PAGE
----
U.S. Sen. Bernie Sanders stops in Boulder to urge voters to choose millionaire candidate Jared Polis

Sanders touted Polis as a progressive champion during a stop at CU Boulder for the Democratic ticket.

Bernie Sanders visits the CU Boulder campus, Oct. 24, 2018. (Kevin J. Beaty/Denverite)

Bernie Sanders visits the CU Boulder campus, Oct. 24, 2018. (Kevin J. Beaty/Denverite)

(Kevin J. Beaty/Denverite)

staff photo

Progressive poster boy and U.S. Sen. Bernie Sanders on Wednesday urged people to vote and drag their friends out to the polls during a rally promoting the Democratic party’s ticket at the University of Colorado campus in Boulder.

Calling the candidates “progressive champions,” Sanders said Colorado could be a model for progressive government by electing Democrat Jared Polis as Colorado’s next governor and CD2 candidate Joe Neguse to replace Polis’ seat in Congress.

“While I’m here in Colorado, I want to take the opportunity to thank you for the great work that the people of this state have done in so many areas,” Sanders said.

He praised the state raising the minimum wage and the marijuana legalization law, which he said addressed the criminal justice system and the war on drugs.

“What this election will come down to is one word and that is: turnout,” Sanders said. “Today in America, as all of you know, we have a corrupt campaign system, which allows billionaires to buy elections.”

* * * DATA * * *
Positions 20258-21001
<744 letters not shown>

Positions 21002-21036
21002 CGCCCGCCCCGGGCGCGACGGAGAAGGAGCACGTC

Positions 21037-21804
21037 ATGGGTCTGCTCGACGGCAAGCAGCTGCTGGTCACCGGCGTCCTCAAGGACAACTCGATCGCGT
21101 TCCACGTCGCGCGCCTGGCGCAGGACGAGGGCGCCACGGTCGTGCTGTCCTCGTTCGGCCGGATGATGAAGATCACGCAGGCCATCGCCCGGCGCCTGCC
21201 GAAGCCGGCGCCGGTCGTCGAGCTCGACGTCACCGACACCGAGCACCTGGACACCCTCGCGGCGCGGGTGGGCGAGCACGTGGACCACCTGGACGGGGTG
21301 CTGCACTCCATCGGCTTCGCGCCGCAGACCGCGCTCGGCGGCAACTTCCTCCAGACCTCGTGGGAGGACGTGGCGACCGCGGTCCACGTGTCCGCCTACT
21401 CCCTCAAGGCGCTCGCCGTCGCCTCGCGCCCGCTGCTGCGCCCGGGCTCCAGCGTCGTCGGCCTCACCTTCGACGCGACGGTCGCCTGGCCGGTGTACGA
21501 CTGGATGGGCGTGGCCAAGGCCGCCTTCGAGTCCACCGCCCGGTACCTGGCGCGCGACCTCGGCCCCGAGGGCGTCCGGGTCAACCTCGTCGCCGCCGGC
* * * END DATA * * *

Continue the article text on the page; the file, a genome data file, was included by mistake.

Sanders is known for regularly railing on the “billionaire class.” So, this was a bit of awkward remark in front of Polis — though to be fair, Polis is a millionaire, not a billionaire.

“I say it today: That it is grotesquely immoral that in America today, we have three people, three wealthiest people who own more wealth than the bottom half of the American people,” Sanders said.

Maybe someone didn’t tell Sanders that Polis, one of the richest members of Congress, has pumped more than $20 million of his own money into his own campaign. Polis has been taken heat from members of his own party about the election “being for sale ” and criticized for his spending by his Republican foe, Walker Stapleton.

Sanders said voter turnout will be key during this election. He could be hinting at the so-called blue wave, though Colorado’s turnout, if primary turnout is any indication, could end up being among the best in the country.

Democratic gubernatorial candidate Jared Polis speaks during a Bernie Sanders rally at CU Boulder, Oct. 24, 2018. (Kevin J. Beaty/Denverite)

Democratic gubernatorial candidate Jared Polis speaks during a Bernie Sanders rally at CU Boulder, Oct. 24, 2018. (Kevin J. Beaty/Denverite)

Sanders was critical of President Donald Trump, calling him a “pathological liar” and blasting him for his promises about providing health care and his questioning of climate change.

“Our message to Trump is too many people have fought and died to defend democracy,” Sanders said. “We are not going to move toward an authoritative government.”

The setting Wednesday couldn’t have been any better for Polis, who at this point sits comfortably as the favorite in the governor race.

Polis was on his home turf in Boulder, on a crisp autumn day.

“What a beautiful day. The sun came out for Bernie,” U.S. Sen Michael Bennet said to kick-off Wednesday’s rally.

Also on-hand: A vaguely bluegrass-y band playing before people spoke, people wearing “Bernie For President” shirts, and so much flannel. It was all so picturesque and so Boulder that it could have served as a Polis victory party rather than a rally.

“The stakes could not be higher this election,” Polis said. “It’s about the issues, yes, it’s about a president who is trying to rip health care from Colorado families. But it’s also about so much more.”